bunches of stuff

Greetings and salutations, everyone; yes, once again it is I, Chess the purebred border collie, filling in for the guy I live with, and here to bring you the most exciting news possible from our garden. You may remember me from such exciting posts as “Baby Pictures” and “Trouble In Paradise”, among so many, many others.

Here I am in a characteristic pose. I look rather jolly, don’t you think?14091907As many of you know, even with our internet being out for a while, I have been considerably under the weather lately, and my doctor was even talking about ultrasound to see what was going on in my tummy. I had to go to the Bad Place this week to have blood tests, and stuck with needles (that was to test the efficacy of my new medication, not because I was sick), but I also got my toenails trimmed, as maybe you can see.

This morning I lost my breakfast in “a most undignified manner”, and the guy I live with showed me what was in my tummy. That’s a wad of dried blue grama (Bouteloua gracilis) that had probably been in there for quite some time. The guy I live with said I was not a cow and to quit eating grass. I felt better almost immediately, so maybe I should take grass out of my diet. 14091906He’s hoping I’m much better now. I certainly feel better.

Here’s another creature who can eat blue grama and not have it wad up in their stomach.14091903Things are changing around here. Summer was just one endless thunderstorm, but now we’re having the most beautiful warm, sunny, dry days, and the leaves are starting to turn. This is the Russian hawthorn, Crataegus ambigua. My buddy Slipper and I used to go into the rock garden under the hawthorn to eat the fallen haws, but squirrels get all those now, and so the beautiful display of dark red fruit is a thing of the past. 14091908Squirrels are kind of jerks. Last week, Earl was caught draining one of the hummingbird feeders, and the guy I live with threatened to squirt him with the squirt gun again, because Earl hopped up on sugar syrup was the last thing we needed.

The hummingbirds are gone now, and Earl built himself a fancy new dray up in the honey locust.  He was trying to come into the house a couple of days ago, and the guy I live with said it was probably to swipe some of the etchings, so he could line the dray with them, so, well, you know. It does look like a cozy home, even if he is a jerk. 14091902There are lots of things in flower now, but mostly you’ll just have to take my word for it. Autumn is one of the best times for the garden here, though a hard frost can wipe out some of the main providers of flowers, the salvias and agastaches.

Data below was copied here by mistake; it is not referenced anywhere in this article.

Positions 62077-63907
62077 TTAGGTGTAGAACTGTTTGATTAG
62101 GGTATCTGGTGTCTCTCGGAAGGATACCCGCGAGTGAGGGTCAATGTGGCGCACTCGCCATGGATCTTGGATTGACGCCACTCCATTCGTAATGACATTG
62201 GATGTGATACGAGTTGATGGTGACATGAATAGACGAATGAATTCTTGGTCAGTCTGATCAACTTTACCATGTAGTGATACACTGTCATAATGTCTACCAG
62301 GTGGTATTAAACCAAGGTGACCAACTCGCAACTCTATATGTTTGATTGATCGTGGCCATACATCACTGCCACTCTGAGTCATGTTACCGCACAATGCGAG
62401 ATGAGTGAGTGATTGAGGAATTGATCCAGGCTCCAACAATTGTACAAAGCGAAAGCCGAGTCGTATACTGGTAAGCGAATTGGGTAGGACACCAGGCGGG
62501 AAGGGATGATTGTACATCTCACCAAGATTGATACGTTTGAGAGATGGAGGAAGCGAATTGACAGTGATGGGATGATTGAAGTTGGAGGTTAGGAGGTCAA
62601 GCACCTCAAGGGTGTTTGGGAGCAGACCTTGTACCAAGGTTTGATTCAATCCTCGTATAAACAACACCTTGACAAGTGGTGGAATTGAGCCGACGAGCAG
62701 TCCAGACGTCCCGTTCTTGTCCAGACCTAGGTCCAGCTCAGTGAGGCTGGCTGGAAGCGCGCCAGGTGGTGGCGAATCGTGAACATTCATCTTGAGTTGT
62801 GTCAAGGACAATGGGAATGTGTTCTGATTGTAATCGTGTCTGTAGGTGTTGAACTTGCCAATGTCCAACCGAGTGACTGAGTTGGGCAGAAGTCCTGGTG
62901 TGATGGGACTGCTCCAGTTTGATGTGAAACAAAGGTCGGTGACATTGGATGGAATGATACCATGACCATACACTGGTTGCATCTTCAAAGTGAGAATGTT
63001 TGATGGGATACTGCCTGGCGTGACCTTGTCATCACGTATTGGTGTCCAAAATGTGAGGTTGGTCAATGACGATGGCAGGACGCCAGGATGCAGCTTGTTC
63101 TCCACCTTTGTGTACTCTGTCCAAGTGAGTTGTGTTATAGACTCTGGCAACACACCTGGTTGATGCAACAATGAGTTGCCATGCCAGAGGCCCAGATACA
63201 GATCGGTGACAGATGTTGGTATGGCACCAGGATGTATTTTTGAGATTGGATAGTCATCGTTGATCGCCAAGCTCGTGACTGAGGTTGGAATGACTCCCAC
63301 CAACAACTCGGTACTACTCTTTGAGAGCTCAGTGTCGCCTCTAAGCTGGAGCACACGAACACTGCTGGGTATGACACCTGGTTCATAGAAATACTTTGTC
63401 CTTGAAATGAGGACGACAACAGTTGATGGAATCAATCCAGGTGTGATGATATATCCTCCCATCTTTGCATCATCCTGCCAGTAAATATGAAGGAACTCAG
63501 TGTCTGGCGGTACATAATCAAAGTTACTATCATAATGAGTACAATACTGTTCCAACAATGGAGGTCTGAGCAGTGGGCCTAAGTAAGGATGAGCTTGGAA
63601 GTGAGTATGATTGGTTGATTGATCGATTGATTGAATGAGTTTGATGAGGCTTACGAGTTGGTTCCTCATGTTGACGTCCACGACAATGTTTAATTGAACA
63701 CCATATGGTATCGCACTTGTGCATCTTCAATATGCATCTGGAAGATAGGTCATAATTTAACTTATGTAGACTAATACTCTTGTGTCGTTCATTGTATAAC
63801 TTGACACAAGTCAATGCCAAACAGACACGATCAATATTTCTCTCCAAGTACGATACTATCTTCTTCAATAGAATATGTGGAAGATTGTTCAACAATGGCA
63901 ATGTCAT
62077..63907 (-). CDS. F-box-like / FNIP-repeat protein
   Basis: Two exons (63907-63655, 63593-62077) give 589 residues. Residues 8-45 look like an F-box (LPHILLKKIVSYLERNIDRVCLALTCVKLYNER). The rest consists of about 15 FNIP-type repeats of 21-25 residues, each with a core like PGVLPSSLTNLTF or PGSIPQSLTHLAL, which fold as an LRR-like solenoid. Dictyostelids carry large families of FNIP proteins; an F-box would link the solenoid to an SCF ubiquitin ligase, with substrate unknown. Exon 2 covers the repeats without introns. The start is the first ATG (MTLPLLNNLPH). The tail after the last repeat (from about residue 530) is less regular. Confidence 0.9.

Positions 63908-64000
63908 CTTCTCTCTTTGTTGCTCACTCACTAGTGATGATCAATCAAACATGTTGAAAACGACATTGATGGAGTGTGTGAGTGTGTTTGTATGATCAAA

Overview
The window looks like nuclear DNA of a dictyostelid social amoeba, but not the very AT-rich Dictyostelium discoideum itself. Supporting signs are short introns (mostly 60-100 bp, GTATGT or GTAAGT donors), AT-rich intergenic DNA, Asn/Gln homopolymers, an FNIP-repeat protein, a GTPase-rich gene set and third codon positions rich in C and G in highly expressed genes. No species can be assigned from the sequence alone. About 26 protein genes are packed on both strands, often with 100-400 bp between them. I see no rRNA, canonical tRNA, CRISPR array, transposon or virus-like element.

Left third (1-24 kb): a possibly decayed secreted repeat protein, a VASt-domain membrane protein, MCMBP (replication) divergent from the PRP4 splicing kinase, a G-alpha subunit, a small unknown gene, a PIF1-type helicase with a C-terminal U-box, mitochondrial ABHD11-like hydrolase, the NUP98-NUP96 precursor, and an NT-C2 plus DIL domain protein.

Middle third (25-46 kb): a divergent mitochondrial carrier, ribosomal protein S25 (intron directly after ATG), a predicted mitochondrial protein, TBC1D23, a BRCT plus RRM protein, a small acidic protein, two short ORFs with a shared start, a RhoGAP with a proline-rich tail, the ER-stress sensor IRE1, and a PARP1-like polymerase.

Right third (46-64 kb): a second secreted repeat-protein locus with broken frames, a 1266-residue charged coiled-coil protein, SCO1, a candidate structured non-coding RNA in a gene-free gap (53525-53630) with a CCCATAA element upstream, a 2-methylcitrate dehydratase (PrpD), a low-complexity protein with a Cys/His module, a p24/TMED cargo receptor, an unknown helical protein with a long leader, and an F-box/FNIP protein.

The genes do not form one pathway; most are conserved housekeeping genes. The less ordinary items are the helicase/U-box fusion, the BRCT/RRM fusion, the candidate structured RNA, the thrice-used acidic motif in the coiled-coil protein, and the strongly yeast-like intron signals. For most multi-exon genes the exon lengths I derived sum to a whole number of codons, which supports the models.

Here’s a self-sown agastache.14091904And the cool red one he picked up from a local nursery, that was labeled Coronado Red, but isn’t. The hummingbirds really liked this one, as you can imagine. That’s the cowpen daisy, Verbesina encelioides, in the picture, too. 14091905One thing frost doesn’t spoil, much, is the crocuses. Today, Crocus pallasii subsp. turcicus started to flower. The shadow is the guy I live with’s head, which is why it’s so big. And, yes, there’s bindweed in the picture, too. If visitors come over he claims that this is a rare bindweed that only grows on certain slopes in a remote mountain range in Kyrgyzstan, and that it only looks like regular bindweed. 14091909I guess that’s it. I ate a bunch of dinner today, much to the guy I live with’s relief, and I had a good afternoon walk. We had a nice sunset and he took a picture of it. It looked sort of like lava in the sky. 14091901

Until next time, then.

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14 Responses to bunches of stuff

  1. Happy you’re feeling better, Chess, and chowing down. Here’s the thing: hanging around the old wives as I do, I’ve heard dogs eat grass when they don’t feel well so they’ll, um, heave up whatever disturbs the tummies. This I believed – in fact, espoused – until I noticed our current two doggies head straight for grazing grass as soon as they clear the doorway. These two give every indication of being healthy, so unless the trauma of living with us drives them to neurotic eating, I’ve gotta believe dogs just plain like to eat grass. In summation, Chess, stay away from the grass. I assure you brie is much better.